One thing I do do religiously is to keep full reference material with all of my notes - so every file, whether spreadsheet, simple text file or word processor, etc, has the full bibliographic or archival information somewhere - usually right at the top. Then I tend to only cite the page or folio in parenthesis after the relevant note - so like 'Mr Newbold representing 18 towns to complain about the project (10).' I put quotations in double quotation marks (because I am North American), and leave all paraphrasing (the majority of notes, whether from secondary or primary) not, but still the page. If you are taking very detailed notes, you could just put a "Page 10" at the beginning of the section, and then draw a line when you switch to page 11. But it really helps to have unambiguous referencinig in your notes, so that there is no wondering when you go to do your citation later. (This is also all true for nursing research, so please forgive me if I sound patronising. I've been recently teaching a 12-year old how to cite, and thus I'm back to basics. But now he's better at citation than some of the undergraduates I have taught.)

Okay, that's a lot to start. But it's simpler than it sounds. The challenge of history is less in methodology than it is in mastery of information and data management; here we do share methods, but are usually quite idiosyncratic about how we do it. Like I said, my advisor is committed to index files or actually quarter-sheets (thinner than index cards, slightly larger while still easily shuffled and moved around). But I'm more of a computer notes type. Spreadsheets are useful if you have large amounts of data, or want to sort your notes by something specific like date, but it sounds like most of your work would be more general and not quantitative.

The oral history stuff sounds really good - and it may be worth thinking about concentrating on that with only a bit of historical research as a background, because while anyone could sit in a library and summarise the history, only you could do the oral history and write about the living community of fiddlers, and how they pass on their music, what it means to them, etc.
posted by jb at 7:52 AM on May 3, 2009 [6 favorites]


Sorry - cut off one of my own sentences. I was writing about batteries, and just wanted to note that when using a computer for research, you want to know whether you'll have electrical outlets. Some libraries don't have them in the reading rooms, shockingly enough (UL, I'm looking at you!).
posted by jb at 7:57 AM on May 3, 2009


Oh - about the part-time thing: that is totally possible. Not easy (I admire your dedication), but definitely possible. The best PhD I have read was written by a part-time history student who was employed full-time while researching and writing; she took twice as long as full-time students, but produced work just as good (better, I think).
posted by jb at 8:05 AM on May 3, 2009


I am a historian, and have written books, but I've found no subject can interest me more than two or three years. Though that is not completely true. Put together, all the books, papers, and pieces I've published do show my interest in one topic; be it a large one.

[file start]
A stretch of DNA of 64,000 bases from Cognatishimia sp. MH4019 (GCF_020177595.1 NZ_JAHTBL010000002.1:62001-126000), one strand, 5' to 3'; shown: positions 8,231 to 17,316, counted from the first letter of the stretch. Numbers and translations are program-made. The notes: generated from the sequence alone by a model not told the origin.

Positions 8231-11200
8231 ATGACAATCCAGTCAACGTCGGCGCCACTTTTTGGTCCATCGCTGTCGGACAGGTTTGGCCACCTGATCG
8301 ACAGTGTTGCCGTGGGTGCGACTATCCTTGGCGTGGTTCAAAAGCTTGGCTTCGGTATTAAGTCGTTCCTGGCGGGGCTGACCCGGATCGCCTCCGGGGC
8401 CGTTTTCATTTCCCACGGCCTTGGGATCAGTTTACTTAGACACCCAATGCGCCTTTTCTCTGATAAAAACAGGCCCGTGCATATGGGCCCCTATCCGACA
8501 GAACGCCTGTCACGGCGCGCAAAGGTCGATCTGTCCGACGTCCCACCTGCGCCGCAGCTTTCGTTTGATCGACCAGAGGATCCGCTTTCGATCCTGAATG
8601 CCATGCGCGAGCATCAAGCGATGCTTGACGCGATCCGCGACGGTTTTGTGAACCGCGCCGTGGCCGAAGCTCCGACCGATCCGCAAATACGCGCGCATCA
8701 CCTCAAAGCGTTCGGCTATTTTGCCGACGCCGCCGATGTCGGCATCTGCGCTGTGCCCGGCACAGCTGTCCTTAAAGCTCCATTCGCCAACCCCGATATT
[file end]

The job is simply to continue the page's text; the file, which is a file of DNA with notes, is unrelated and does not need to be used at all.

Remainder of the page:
Now, every person is different, of course. But, I reckon it is safe to say that the journey has to be at least as rewarding as the goal. Especially since you want to embark on a long journey. And courses or reference books may teach you some tricks, but those tricks can easily be learned when you feel you need more experience in something at some point.

Just try to have fun, would be my only advice. Build your own fiddle, for instance. Set up a website about fiddling, with audio and video. Find others to do such projects collaboratively. Make notes while you're experimenting. And as soon as you've found what you want to say, things will fall in place.

But, just don't gamble on that one big thing to be a success; have some successes beforehand.
posted by ijsbrand at 8:12 AM on May 3, 2009


I love your idea. I agree that taking a course or two, perhaps at night, on the nuts and bolts of historical research and writing will help you out a lot.

As for what to do... start taking notes. A lot of notes. ijsbrand's idea of using a blog as your learning tool and notepad is brilliant. You can write a million short pieces, get a handle on it, and your entire blog is there later for you as a resource.

Actually, a wiki might be even better since it can take smaller loose ideas more easily and you don't need to write "to" an audience yet. It'll grow and improve organically over many years, and after a few (maybe five?) it will probably help your idea 'gel' into one focus. After from there on it can keep growing and spidering as your reference material / notebook. What you add in the book is organization and the strong narrative strands that tie it all together.
posted by rokusan at 8:28 AM on May 3, 2009 [1 favorite]


First of all, if you want to use primary sources from Italy or Germany, then your proficiency at reading those languages will be an issue. It's worth thinking about this while you still have lots of time to learn new languages.